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Surprisingly enough, the game managed to drag itself back up from the edge of irrelevance and is now sitting at a respectable 1 million active players as of August 2014, with EA saying that the game needs around 500k active subs in order to stay profitable. Since the game went free to play, it has seen the release of several expansion packs that added new content to the game. The newest of these, titled Knights of the Fallen Empire, brings with it a slew of quality of life changes in addition to a continuation of the game’s story.

It is now possible to complete the base portion of the game, dubbed the “origin story,” by just doing the class-specific missions, removing the need for a long grind almost entirely. No longer will you be stuck going to and from a base to turn in a log full of quests only to discover that 10 more fetch quests await you. Datacrons, collectible items that give your character a permanent stat increase, now give all your characters a bonus so you don’t have to look for them with every character you have created. The game’s typical Bioware companion system has also been reworked, with every companion now able to have all 3 roles—healing, tanking, and damage—available to them, giving you the option of never having to group with other players while out in the world doing quests. You can now also solo some flashpoints—Star Wars: The Old Republic’s version of a dungeon in other MMOs—with the game giving you a droid to help you fight the bosses. 

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The way the expansion is structured feels a lot like Guild Wars 2‘s living story system. New chapters will be released on a monthly basis in 2016 and are only available for solo play. I have not yet reached level 60, so I can’t yet speak for its quality, but several outlets on the web seem positive and this makes me look forward to the point where I can sink my teeth into it. The game promises a return to the heavy narrative focus on the base game, something that was sorely lacking in previous expansions, with a heavy emphasis on player choice—or rather the illusion of player choice since you’ll always be choosing choices the game presents to you. The expansion launched with 11 chapters available at release, with the others coming in 2016. Once I’ve played through all of them, I will be sure to tell you my thoughts on it. Until then I will be enjoying playing my light side Sith Inquisitor while I dismantle the Empire from within.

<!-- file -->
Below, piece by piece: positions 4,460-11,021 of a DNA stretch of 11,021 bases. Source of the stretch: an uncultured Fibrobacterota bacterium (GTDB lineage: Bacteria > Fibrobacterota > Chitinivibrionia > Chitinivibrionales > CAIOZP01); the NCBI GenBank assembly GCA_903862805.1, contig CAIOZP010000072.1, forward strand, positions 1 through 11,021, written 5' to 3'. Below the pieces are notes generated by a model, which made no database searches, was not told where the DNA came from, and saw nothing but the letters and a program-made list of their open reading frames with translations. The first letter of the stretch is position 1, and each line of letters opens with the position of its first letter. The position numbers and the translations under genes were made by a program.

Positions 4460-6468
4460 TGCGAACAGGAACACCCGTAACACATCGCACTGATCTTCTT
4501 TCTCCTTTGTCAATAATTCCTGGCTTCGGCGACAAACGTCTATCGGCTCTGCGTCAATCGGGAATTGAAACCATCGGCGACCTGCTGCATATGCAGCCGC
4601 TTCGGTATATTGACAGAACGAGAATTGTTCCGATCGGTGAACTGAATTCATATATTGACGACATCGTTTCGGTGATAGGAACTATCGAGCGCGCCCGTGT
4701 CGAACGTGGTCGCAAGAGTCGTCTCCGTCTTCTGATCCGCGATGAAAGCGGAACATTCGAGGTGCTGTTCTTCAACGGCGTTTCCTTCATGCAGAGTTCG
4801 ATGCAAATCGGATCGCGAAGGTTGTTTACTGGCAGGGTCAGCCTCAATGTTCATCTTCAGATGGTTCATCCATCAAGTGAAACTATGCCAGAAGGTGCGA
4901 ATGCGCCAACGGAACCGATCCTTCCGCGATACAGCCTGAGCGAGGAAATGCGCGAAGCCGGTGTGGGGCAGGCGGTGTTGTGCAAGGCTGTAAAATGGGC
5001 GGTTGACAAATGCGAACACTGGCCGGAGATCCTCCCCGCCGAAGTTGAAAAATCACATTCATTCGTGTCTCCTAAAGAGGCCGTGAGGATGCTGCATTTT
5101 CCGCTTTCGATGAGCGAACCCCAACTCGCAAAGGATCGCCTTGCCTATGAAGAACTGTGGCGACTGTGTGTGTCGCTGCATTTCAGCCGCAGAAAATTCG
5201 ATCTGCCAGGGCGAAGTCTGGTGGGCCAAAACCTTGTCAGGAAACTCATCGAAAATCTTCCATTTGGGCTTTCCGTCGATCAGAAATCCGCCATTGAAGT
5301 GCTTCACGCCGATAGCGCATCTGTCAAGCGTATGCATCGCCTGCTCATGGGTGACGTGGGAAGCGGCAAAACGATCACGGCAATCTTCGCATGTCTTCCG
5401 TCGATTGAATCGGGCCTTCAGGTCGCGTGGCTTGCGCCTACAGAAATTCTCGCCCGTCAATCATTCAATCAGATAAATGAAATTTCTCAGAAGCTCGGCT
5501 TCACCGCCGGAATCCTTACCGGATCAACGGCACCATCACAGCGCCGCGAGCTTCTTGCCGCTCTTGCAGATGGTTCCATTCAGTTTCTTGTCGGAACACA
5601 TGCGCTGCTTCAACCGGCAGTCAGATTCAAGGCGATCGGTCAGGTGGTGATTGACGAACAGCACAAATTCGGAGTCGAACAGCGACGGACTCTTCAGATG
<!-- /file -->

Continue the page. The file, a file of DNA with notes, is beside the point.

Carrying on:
All the changes made to the leveling experience and the shift to a more single player kind of game feels like the right choice for The Old Republic. The game never really felt like a multiplayer game to me, and it’s good to see that Bioware is slowly starting to warm up to the idea that singleplayer is just what this game needs to keep on keeping on. The community has responded well to these changes, with EA’s quarterly report proudly boasting a whopping one third subscription increaseStar Wars: The Old Republic , by rights, should not be enjoying the success and stability it has right now, but I’m glad that it is. I’ll see you once the review for the expansion is finished!


Chris Anderson

Assoc. News Editor

I've been playing games since I was just barely able to walk, and I never really stopped playing them. When I'm not fulfilling my duties as assistant news editor and tech reviewer, I'm either working on music, producing one of two podcasts or doing freelance work.